When he was 38, Jerry Seinfeld met a 17-year-old girl in a park. Then they started dating.

Over the last few days, we've been reminded of a very specific story concerning actor and comedian Jerry Seinfeld thanks to a viral (and admittedly, probably fake) post on X (formerly known as Twitter).

Media personality and author 'Meecham Whitson Meriweather' raked in over 92,000 likes and 20.2 million views when he claimed he'd gone to school with the then 17-year-old ex-girlfriend of the Seinfeld actor. 

The post was almost definitely a lie, but still, it took a lot of us back to the time when globally known older celebrities could get away with dating... teenagers.


Confused? Allow me to explain. 

Anyone who's been to New York's Central Park — or watched any of the gazillion movies set in and around the Manhattan icon —  knows that it's teeming with activity. There are joggers, dog walkers, tourists upon tourists, and kids sailing model boats. 

And on one particular day in 1993, Central Park was also the location of an infamous meet-cute. Or, the location of whatever the opposite of 'meet-cute' is, perhaps.

In Central Park, 38-year-old Seinfeld, the Emmy-winning star of the biggest show on television at the time, spotted a 17-year-old high school student.

Seinfeld approached the girl, named Shoshanna Lonstein. They flirted and hit it off enough for her to give him her number.

Following that meeting, Seinfeld and Lonstein, dated for four years, but the comedian long maintained that they did not begin the relationship until she was 18.

Shoshanna Lonstein and Jerry Seinfeld at the 1st Annual Screen Actors Guild of America Awards in 1995. Image: Getty. 


The 90s were a different time, sure. Age gaps and power dynamics were definitely not interrogated or acknowleged like they are now. But people still had suspicions about their 21-year age difference. It was mocked routinely.

For example, Spy Magazine referred to Lonstein as "a legal voter" following her 18th.

Shortly after the big birthday, Seinfeld appeared on radio host Howard Stern's show where he was grilled.

"So, you sit in Central Park and have a candy bar on a string and pull it when the girls come?" Stern asked, feigning exasperation.

"She's not 17, definitely not," Seinfeld replied, flustered.

A month later, he returned to the show where Stern once again brought up their Central Park meeting when Lonstein was 17.


"I didn't realise she was so young," Seinfeld said. "This is the only girl I ever went out with who was that young. I wasn't dating her. We just went to a restaurant, and that was it."

But their relationship was also the subject of a fairly complimentary People magazine story in 1994.

"The Game of Love," the article was headlined.

"When Jerry Seinfeld fell for 17-year-old Shoshanna Lonstein, cynics snickered," its subheadline said. "No more."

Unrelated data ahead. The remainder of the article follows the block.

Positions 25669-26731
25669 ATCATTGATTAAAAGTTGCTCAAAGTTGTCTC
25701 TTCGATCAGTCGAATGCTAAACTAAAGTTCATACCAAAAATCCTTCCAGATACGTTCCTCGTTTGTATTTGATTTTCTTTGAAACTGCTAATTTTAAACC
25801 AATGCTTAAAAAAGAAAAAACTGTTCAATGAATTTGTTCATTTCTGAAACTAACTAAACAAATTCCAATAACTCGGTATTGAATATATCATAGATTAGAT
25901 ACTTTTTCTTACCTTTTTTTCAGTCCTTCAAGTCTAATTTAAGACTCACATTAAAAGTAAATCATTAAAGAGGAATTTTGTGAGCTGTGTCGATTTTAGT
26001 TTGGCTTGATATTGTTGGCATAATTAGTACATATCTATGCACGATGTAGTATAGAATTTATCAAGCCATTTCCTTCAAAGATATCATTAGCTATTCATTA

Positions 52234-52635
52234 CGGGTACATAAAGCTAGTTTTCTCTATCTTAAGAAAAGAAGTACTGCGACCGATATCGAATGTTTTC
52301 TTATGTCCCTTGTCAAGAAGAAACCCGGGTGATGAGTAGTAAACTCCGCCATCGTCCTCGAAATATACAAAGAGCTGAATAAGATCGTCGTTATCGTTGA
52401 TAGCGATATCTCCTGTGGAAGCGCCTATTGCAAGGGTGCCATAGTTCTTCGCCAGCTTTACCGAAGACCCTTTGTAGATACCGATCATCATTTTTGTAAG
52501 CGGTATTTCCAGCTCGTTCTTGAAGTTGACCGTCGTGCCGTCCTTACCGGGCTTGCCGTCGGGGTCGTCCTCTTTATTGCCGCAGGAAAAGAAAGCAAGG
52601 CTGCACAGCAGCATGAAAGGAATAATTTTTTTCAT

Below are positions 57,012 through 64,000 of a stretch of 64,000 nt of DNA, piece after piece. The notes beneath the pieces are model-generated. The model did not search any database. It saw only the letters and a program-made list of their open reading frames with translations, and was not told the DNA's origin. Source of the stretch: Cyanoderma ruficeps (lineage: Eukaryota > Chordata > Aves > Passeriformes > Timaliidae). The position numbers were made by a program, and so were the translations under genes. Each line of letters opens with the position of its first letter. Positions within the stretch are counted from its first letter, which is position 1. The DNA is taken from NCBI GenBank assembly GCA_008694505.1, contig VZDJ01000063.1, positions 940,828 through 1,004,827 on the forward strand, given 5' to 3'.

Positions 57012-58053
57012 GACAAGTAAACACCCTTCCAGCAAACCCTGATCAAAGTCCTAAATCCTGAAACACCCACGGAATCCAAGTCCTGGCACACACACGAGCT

Seinfeld and Lonstein at the 1996 Emmys. Image: Getty. 


The couple became a tabloid favourite. Neighbours of Lonstein's parents told media they frequently saw Seinfeld pick her up in a limousine, and paparazzi even captured them leaving her school together.

After a whirlwind summer relationship, Lonstein went to college at George Washington University in D.C. and Seinfeld went to Los Angeles, where his TV show Seinfeld was filmed. But they stayed together and were frequently spotted visiting each other - either walking through the Washington campus, or grabbing lunch with famous friends in Studio City.

"I am not an idiot. Shoshanna is a person, not an age. She is extremely bright. She's funny, sharp, very alert. We just get along. You can hear the click," Seinfeld told People in March 1994.

He also told Playboy that he didn't "meet many women I like, period".

"So when I like someone, I don't care about her race, creed or national origin. If I like her, I don't care. I don't discriminate. If she's 18, if she's intelligent, that's fine."

They dated for four years, before breaking up in 1997 when he was 42, and she was 21.

At the time, Lonstein had enrolled at UCLA, while Seinfeld continued to also work in California. Supposedly, Seinfeld had proposed but they realised they were at different life stages.


"He worked 24 hours a day, seven days a week," she later explained in Details magazine. "And I wanted to run around and play."

After their relationship, Seinfeld dated his now-wife Jessica Sklar, which became yet another tabloid favourite due to the fact that she was newly married to another man when they started seeing each other.

He reflected on his breakup with Lonstein in a 1998 Vanity Fair interview.

"We were very much in love. But the timing wasn't quite right. I almost got married to Shoshanna."

But it may not have been just the timing: "I don't want my wife to work," Seinfeld said. "I've had enough career for both of us."

A few months later, Lonstein told The Observer it was "a part of my life that's so over".

"I don't really think about it. It was a relationship, that's all."

In the decades since, Lonstein has established herself as a successful fashion designer. She married music executive Joshua Gruss and had three kids before their divorce in 2014.

Seinfeld, meanwhile, has remained one of the world's most recognisable comedians.

This article was published on November 11, 2022 and has since been updated with new information.

Feature image: Getty.